But Lenny, like Otis is growing into a songman... finding in music a place to be, to relax, to explore his deepest thoughts, ideas and aspirations for himself and the impact he can make on the world, but most of all Lenny is starting to find out that there is more than one way to make the crossing...

'Listen up now, man, if you waan be a 
musi-shan
Tek a lyric down
Catch dem word dat hinspire
listen deep inside de music
See what plays thru ya
See what plays true to ya'
(38)




Zebra Crossing Soul Song is available to buy here:
https://www.barringtonstoke.co.uk/books/zebra-crossing-soul-song/


Poster available:



Want a poster of all four Barrington Stoke titles for your class or library?
You can download the poster here;

https://www.barringtonstoke.co.uk/books/sita-brahmachari-poster/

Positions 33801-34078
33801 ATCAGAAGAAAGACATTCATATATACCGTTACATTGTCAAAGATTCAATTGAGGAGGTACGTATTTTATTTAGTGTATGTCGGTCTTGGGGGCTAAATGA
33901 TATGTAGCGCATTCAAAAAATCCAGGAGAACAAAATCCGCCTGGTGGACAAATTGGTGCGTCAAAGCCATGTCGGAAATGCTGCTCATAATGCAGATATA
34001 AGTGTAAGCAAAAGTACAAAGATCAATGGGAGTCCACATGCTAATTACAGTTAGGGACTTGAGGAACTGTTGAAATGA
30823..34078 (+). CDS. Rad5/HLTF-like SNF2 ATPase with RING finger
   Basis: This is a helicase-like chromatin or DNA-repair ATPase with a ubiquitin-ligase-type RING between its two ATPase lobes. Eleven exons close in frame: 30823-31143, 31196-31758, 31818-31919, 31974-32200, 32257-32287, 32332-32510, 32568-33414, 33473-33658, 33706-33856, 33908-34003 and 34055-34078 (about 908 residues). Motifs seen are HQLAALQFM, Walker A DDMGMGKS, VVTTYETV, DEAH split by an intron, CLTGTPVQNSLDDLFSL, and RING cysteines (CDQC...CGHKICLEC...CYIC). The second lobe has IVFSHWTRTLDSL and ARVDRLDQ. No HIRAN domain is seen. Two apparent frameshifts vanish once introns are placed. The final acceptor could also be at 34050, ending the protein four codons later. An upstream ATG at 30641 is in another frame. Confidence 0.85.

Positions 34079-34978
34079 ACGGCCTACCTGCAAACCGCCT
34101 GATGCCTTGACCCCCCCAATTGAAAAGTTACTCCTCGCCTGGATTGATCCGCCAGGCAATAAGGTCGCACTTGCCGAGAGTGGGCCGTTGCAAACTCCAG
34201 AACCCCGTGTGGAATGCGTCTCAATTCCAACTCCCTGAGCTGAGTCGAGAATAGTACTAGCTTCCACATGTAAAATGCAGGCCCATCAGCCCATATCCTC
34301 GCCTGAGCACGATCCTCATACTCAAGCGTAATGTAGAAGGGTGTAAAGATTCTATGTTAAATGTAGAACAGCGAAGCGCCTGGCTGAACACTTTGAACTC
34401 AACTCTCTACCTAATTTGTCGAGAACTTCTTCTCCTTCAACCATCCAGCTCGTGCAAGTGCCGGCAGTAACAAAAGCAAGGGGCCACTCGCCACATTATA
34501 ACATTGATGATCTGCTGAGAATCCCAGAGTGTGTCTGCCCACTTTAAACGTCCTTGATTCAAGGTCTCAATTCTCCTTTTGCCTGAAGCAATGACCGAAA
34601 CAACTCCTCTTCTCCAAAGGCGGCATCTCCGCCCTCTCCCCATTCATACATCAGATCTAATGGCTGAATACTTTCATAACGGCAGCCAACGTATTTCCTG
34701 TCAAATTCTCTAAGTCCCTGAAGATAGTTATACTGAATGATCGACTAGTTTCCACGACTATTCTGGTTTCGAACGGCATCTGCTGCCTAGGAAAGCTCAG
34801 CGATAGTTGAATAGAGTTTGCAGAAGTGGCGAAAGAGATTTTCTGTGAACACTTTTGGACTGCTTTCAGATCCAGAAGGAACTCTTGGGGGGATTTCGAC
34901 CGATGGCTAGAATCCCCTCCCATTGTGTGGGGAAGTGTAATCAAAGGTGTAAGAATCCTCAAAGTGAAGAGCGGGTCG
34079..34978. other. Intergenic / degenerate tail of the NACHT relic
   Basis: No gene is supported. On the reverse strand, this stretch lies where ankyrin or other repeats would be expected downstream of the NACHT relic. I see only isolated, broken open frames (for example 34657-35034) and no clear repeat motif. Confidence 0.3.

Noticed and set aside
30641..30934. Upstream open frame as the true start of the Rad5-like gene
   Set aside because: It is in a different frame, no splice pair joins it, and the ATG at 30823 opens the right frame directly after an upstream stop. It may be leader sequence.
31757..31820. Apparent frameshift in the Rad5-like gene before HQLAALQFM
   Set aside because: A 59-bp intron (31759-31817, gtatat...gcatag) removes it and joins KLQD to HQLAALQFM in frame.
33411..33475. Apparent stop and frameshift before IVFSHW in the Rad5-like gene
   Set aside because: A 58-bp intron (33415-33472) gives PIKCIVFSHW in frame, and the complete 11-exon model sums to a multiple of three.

References:
https://reading-well.org.uk/books/books-on-prescription/young-people-s-mental-health/general/3872747




Sunday, 31 December 2017

Note for New Year




In the time between Christmas and New Year... while walking in Queen's Wood where my novel 'Red Leaves' is set, I came across this sign. To the old signpost that used to contain directions to a frog pool and the locality have been added quotes from literature and music from creative voices singing through the woods from yesteryear.

This sign - and the jigsaw being made on our table...got me thinking about the possibilities that New Year always brings... for re-building, renovating, and creating new directions. This jigsaw map of London will soon become dated as street names, sculptures, memorials and new buildings are added...



Creativity is possibly the most underrated and difficult-to-measure force for good and change. By its nature it is fluid and flowing as a river, and the new directions in Queens Wood where ancient woodland, frog ponds, literature and music are all contained within the same signpost gives me hope that 2018 will be a year to celebrate creative thinking.